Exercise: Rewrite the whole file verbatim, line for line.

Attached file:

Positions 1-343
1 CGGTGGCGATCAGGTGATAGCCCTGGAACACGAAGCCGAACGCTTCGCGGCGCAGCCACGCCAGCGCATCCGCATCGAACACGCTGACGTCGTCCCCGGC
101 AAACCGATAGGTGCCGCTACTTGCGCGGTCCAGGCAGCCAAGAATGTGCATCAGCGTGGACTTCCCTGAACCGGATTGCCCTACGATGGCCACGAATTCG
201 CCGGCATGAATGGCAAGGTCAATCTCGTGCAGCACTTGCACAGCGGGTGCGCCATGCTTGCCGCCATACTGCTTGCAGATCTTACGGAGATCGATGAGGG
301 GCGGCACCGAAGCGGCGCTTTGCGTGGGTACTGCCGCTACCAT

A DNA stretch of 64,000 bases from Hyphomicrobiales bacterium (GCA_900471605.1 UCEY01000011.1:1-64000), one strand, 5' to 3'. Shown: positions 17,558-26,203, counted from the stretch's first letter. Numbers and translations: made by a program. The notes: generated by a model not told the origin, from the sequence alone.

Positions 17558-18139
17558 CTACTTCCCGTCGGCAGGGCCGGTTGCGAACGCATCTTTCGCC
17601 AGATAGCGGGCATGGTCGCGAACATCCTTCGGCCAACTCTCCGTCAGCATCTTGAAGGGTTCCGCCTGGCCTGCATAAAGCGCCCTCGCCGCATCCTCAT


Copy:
Positions 1-343
1 CGGTGGCGATCAGGTGATAGCCCTGGAACACGAAGCCGAACGCTTCGCGGCGCAGCCACGCCAGCGCATCCGCATCGAACACGCTGACGTCGTCCCCGGC
101 AAACCGATAGGTGCCGCTACTTGCGCGGTCCAGGCAGCCAAGAATGTGCATCAGCGTGGACTTCCCTGAACCGGATTGCCCTACGATGGCCACGAATTCG
201 CCGGCATGAATGGCAAGGTCAATCTCGTGCAGCACTTGCACAGCGGGTGCGCCATGCTTGCCGCCATACTGCTTGCAGATCTTACGGAGATCGATGAGGG
301 GCGGCACCGAAGCGGCGCTTTGCGTGGGTACTGCCGCTACCAT

A DNA stretch of 64,000 bases from Hyphomicrobiales bacterium (GCA_900471605.1 UCEY01000011.1:1-64000), one strand, 5' to 3'. Shown: positions 17,558-26,203, counted from the stretch's first letter. Numbers and translations: made by a program. The notes: generated by a model not told the origin, from the sequence alone.

Positions 17558-18139
17558 CTACTTCCCGTCGGCAGGGCCGGTTGCGAACGCATCTTTCGCC
17601 AGATAGCGGGCATGGTCGCGAACATCCTTCGGCCAACTCTCCGTCAGCATCTTGAAGGGTTCCGCCTGGCCTGCATAAAGCGCCCTCGCCGCATCCTCAT